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Can you dispute a life insurance beneficiary?
Let’s say your husband never updated the beneficiaries on his life insurance policy to reflect your marriage. When he died unexpectedly, his first wife and their children were the only beneficiaries named on the policy. You and your children were not. Can you dispute this?
"There are some limited situations where a life insurance beneficiary can be disputed and, if you do, you should seek legal advice," says Marvin Feldman, president and CEO of the Life and Health Insurance Foundation for Education in Washington, D.C., a nonprofit organization that educates the public about insurance planning and decision-making. Life changes such as marriage, divorce, remarriage, the birth of a child or an adoption are the most common reasons for life insurance disputes, Feldman says.
Another common situation leading to a life insurance beneficiary dispute is a case in which a seriously ill policyholder makes a change in his/her beneficiaries toward the end of his/her life. Partners or other family members who are left out may claim that the policyholder wasn't of sound mind when making the latest changes. They believe the newly named beneficiary may have taken undue advantage of the policyholder and convinced his/her to change the policy.
Legal odds against those disputing life insurance beneficiaries
Whatever the reason, when a life insurance policy is disputed, it becomes a legal issue and a matter for the courts to decide, says Feldman. "The life insurance companies can never decide for themselves whether the family member's or challenger's claim is legitimate and the beneficiaries should be changed. Only the courts can make that decision." After hearing the evidence, the court may decide to uphold the originally named beneficiaries or it could agree that the beneficiaries were legitimately updated. "In the end, the insurance companies that issued the policies are going to go by whatever the court tells them," Feldman says.
In most cases, according to Feldman, it is not easy for those disputing beneficiaries to prove their case before a judge. An insurance policy is considered a signed contract that is irrefutable. It can be particularly difficult to prove fraud – that the policyholder was coerced into changing a beneficiary by someone who only came into his or her life toward the end.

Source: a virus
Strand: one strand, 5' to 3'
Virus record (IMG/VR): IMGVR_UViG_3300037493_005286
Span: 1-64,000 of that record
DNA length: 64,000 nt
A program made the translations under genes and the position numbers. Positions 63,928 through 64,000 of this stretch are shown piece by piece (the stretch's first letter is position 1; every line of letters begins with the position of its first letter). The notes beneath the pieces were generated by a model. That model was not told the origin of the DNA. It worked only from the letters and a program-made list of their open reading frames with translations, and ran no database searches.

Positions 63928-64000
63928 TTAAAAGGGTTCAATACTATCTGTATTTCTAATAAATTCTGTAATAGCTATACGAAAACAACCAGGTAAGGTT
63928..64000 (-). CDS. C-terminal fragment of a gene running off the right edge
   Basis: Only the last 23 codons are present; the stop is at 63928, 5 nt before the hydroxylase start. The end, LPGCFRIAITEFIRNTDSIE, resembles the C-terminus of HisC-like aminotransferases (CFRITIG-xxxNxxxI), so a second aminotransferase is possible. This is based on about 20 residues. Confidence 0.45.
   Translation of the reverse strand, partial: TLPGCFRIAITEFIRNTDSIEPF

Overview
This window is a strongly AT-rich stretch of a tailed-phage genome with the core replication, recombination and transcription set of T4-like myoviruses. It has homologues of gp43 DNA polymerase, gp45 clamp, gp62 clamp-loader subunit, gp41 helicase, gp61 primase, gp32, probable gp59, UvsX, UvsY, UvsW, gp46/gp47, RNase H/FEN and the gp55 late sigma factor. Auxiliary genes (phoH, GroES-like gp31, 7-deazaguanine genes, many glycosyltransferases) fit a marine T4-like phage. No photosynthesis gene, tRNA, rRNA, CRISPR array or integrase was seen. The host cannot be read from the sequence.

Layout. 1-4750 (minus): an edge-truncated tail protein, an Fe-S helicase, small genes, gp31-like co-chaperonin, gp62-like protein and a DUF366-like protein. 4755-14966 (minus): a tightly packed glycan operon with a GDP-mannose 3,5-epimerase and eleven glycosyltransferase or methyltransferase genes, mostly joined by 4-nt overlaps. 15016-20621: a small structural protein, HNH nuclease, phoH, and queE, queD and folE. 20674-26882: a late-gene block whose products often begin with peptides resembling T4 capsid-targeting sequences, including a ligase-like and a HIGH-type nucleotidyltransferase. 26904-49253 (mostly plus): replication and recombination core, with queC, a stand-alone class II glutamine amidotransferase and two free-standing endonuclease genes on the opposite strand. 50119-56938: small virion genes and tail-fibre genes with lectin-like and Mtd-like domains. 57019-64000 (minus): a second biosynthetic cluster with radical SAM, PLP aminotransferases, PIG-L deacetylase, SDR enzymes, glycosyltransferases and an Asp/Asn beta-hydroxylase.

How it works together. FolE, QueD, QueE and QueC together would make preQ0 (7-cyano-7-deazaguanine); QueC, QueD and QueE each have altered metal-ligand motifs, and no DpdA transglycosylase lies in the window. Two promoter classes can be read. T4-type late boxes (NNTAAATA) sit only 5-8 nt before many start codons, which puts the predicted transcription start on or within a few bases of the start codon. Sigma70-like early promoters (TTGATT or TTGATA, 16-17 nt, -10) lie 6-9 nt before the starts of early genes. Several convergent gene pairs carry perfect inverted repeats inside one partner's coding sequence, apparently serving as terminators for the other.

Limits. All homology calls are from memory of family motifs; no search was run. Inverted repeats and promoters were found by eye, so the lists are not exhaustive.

Life insurance beneficiary disputes can drag on, become costly
Not only can disputing a beneficiary -- like disputing a will -- be legally difficult, but it also can turn very costly and time-consuming, warns Feldman. While the case is in dispute, the life insurance companies place the payout in a trust held by a state court. In the meantime, "the estate stays open and fees accrue and taxes accrue and penalties accrue," he says. "It can become an exceedingly expensive situation."
For that reason, Feldman says that cases may go to mediation or arbitration. "It's far less expensive to use that type of settlement than to take it to court, and, even if you take it to court, you may not be on the winning end." The two parties often work out an agreement and split the proceeds rather than fight a lengthy court battle over the life insurance beneficiaries and watch the payout evaporate in legal fees.
Avoid disputes by keeping life insurance policies up to date
Because challenging beneficiaries is not easy and someone can end up disappointed and bitter, it's best to head off disputes before they start. Feldman recommends reviewing your life insurance policy on a regular basis: "You should have a life insurance agent, and he or she should stay in touch with you to make sure your policies adequately reflect your needs, especially when you have a life change."
It's particularly important to have witnesses when you want to make what some might see as a controversial change. "The policyholder can do whatever he wants," Feldman says, but gathering witnesses could save trouble later if he tells those involved of the changes he's making. It would be harder for people to dispute changes in beneficiaries if the policyholder made it clear he knew what he was doing when he made them, Feldman says.
"Make sure your professional advisers are made aware of why you made those decisions so when they're questioned, there's someone who understands the background,” Feldman says. “That doesn't mean the beneficiaries still can't contest it -- and if there's money involved, they might -- but it will make it more likely that your true wishes are confirmed."
More from Beth Orenstein here